Following Josh Tenenbaum, I think that a criticism of classical machine learning is long overdue.  Machine Learning, as a field, has been spewing out hardcore empiricists.  “Let me download your features, my machine learning algorithm will take care of the rest,” they say.  It is like the glory is in the mathematics, which manipulates N-D vectors.  But I argue that intelligence isn’t “in the calculus,” it is what the primitives in the calculus actually represent.  As an undergraduate I proclaimed, “I am not a mathematician, I am a physicists.  I care about the structure of the world, not the structure of proofs. “  As a graduate student I proclaimed, “The glory isn’t in the manipulation of vectors, the glory is understanding the what/why of encoding information about the world into vectors.  I am a computer vision researcher, not a machine learning researcher.”  That is why the view of the world as coming from K different classes is wrong – this is merely a convenient view if the statistician’s toolbox is at your disposal.  It is all about structuring the input to match a researcher’s high-level intuitions about the world. 


  1. Aren't machines better now learning arbitary N-D vectors than people? (I heard something like state-of-the-art neural networks are more accurate at classifying handwritten numbers than people, with numbers not even being arbitary..) So you're right, maybe it's time to stop being obsessed with additional half-percents for such stuff, and solve problems where general algorithms don't even come close to give the right answer...
    By the way, wasn't Pinker also arguing that, for example, much of language acquisition builds on builtin structure in the brain?

  2. Simon you are right, Pinker argued passionately that there is something about the structure of the brain which lets us acquire language. In fact, if I can correctly trace my influences, it was my research which led me towards Wittgenstein, and Wittgenstein which led me to Pinker. I then came across Pinker's "Stuff of Thought" but it was too language-oriented for my linking -- his "Blank Slate" was a much more philosophical work which led me to Immanuel Kant.

    Pinker believes language is the hazy window through which we can peer to reflect upon the nature of the brain's inner-workings. Being a vision person, I think that studying object and scene recognition in humans can also be used to probe into human nature.

  3. Anonymous7:51 PM

    I once went to a conference about identifying the structure of proteins from microscopic images. It was very interdisciplinary -- there were mathematicians, computer scientists, and biologists. The computer scientists made what I think was the mistake of taking the images as mere collections of n by n pixels, and running standard spectral graph theory on them. The mathematicians took advantage of the fact that the images were projections of a 3-d object onto a viewing plane -- that is, they took notice of the "physics" or the "geometry" of the situation.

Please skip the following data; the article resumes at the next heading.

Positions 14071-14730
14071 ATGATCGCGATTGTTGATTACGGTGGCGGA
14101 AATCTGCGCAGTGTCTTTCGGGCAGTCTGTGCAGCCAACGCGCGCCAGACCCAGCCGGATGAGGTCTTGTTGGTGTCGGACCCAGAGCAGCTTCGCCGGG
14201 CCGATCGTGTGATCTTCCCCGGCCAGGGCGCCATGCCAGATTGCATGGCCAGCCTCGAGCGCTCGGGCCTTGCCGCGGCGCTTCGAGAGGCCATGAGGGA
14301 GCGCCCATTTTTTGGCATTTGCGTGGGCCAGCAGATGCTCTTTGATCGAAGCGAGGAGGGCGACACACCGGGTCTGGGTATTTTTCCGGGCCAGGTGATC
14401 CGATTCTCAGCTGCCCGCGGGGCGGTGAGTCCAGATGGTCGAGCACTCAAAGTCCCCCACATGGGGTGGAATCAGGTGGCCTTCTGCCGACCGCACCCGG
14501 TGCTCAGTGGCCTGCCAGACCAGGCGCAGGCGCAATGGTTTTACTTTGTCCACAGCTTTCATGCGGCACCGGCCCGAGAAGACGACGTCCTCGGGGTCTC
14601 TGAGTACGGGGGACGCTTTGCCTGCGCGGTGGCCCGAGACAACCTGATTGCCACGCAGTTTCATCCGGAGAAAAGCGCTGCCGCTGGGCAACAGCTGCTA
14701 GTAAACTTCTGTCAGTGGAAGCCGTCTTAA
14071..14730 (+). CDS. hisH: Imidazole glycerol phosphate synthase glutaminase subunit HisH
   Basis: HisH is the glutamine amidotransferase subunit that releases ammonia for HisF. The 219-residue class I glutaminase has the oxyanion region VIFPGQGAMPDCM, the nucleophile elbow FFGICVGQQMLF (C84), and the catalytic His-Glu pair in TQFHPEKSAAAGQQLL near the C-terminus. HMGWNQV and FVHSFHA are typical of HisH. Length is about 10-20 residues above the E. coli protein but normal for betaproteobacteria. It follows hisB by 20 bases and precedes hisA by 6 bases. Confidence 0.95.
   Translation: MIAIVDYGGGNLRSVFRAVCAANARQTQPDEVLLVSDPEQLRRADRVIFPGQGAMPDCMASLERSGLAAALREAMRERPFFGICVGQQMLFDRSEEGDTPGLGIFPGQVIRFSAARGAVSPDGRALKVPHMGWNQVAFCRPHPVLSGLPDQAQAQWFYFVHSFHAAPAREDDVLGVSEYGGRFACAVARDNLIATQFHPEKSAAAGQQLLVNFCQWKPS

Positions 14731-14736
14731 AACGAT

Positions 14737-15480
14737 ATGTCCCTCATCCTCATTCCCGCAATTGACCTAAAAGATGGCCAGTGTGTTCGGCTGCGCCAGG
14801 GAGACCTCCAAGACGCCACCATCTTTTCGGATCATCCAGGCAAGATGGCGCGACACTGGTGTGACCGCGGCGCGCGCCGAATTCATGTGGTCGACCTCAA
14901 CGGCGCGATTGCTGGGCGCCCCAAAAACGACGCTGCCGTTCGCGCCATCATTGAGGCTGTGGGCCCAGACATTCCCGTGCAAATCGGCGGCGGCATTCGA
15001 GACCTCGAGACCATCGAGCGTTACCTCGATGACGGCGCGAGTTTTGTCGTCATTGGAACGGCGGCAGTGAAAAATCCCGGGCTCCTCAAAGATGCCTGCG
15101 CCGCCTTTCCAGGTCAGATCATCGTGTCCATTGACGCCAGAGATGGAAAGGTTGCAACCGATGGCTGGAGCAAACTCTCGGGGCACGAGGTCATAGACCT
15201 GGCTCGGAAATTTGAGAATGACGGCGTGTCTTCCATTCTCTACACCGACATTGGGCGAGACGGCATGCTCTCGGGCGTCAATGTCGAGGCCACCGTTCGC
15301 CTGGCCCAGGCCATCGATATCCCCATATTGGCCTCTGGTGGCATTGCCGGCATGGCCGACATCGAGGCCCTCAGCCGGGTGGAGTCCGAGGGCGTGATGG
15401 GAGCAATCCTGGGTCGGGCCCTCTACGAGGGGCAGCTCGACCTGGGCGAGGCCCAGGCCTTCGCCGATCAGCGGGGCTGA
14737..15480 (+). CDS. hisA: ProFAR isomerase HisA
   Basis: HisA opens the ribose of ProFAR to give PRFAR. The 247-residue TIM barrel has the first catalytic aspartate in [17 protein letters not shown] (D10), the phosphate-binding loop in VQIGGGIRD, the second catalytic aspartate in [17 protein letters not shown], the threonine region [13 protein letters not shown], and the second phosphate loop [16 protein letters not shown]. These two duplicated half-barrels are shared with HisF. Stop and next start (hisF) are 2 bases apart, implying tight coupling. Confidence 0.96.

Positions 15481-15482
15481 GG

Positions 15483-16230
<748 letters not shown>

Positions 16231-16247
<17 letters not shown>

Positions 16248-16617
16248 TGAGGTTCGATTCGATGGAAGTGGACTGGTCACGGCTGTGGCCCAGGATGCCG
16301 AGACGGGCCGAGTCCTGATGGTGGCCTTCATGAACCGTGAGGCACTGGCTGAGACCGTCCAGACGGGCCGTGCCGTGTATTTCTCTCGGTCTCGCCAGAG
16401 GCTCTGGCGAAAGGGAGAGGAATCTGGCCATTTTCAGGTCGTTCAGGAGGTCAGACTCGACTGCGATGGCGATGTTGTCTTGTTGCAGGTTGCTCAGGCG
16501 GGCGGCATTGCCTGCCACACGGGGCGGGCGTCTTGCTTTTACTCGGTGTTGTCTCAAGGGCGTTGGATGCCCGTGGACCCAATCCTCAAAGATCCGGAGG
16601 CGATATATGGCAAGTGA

I believe that's an example of the sort of thing you're talking about.

    I think it can be dangerous to abstract context away too quickly. It may not be irrelevant to face-recognition algorithms that the things they are recognizing are faces, for example.

  4. Hey Anonymous,

    I agree with you that the scenario you described calls for understanding objects as more than pixel patterns. While in your example it was the physicists which used their intuition about the problem to gain deeper insights, I believe machines must also do something like this.

    I don't think physics-based on geometry-based reasoning can be learned, and as artificial intelligence engineers, we must somehow "inject" this capacity of understanding into our machines. It is not clear how to do this in a general setting, but I'm sure others will see the light and augment their hardcore "pure" machine-learning based approaches with these insights.

  5. This is a great post. It's good to read someone in this field (accurately) giving a synopsis of Kant's epistemology.

  6. Hey jwdink, I think computer science researchers are somewhat blind to 2000+ years of great philosophy with great ideas regarding the mind, cognition, and intelligence. My personal belief has always been that if one wants their ideas to gain broad appreciation, one must juxtapose their own ideas against the ideas proposed by titans such as Kant, Newton, Descartes, Locke, Aristotle, Plato, Darwin, Einstein, etc.

    Kant has been one of my idols (don't tell my superiors, they are not fond of my relationship with philosophy) and in the next decade of my life I hope to enlighten my fellow contemporary computer scientists regarding the products of philosophy. We, computer vision researchers, are in the game of building intelligent machines. This means that by definition we are computational epistemologists (or computational metaphysicians) -- unfortunately too few of us actually know what "epistemology" means.

  7. Good to hear, keep up the good fight! I'm coming from a philosophy undergraduate background myself, but I'm just starting a cognitive psychology program. The advantage is that cognitive psych is (often) more aware and accepting of philosophical thinking and problems, and it's probably the reason I was able to get in without training in someone more modern tools (computer programming, etc.). The disadvantage is no one's particularly willing or able to ask questions like the above, except for some developmental researchers.

    Any tips on staying in the loop with machine learning/ machine vision?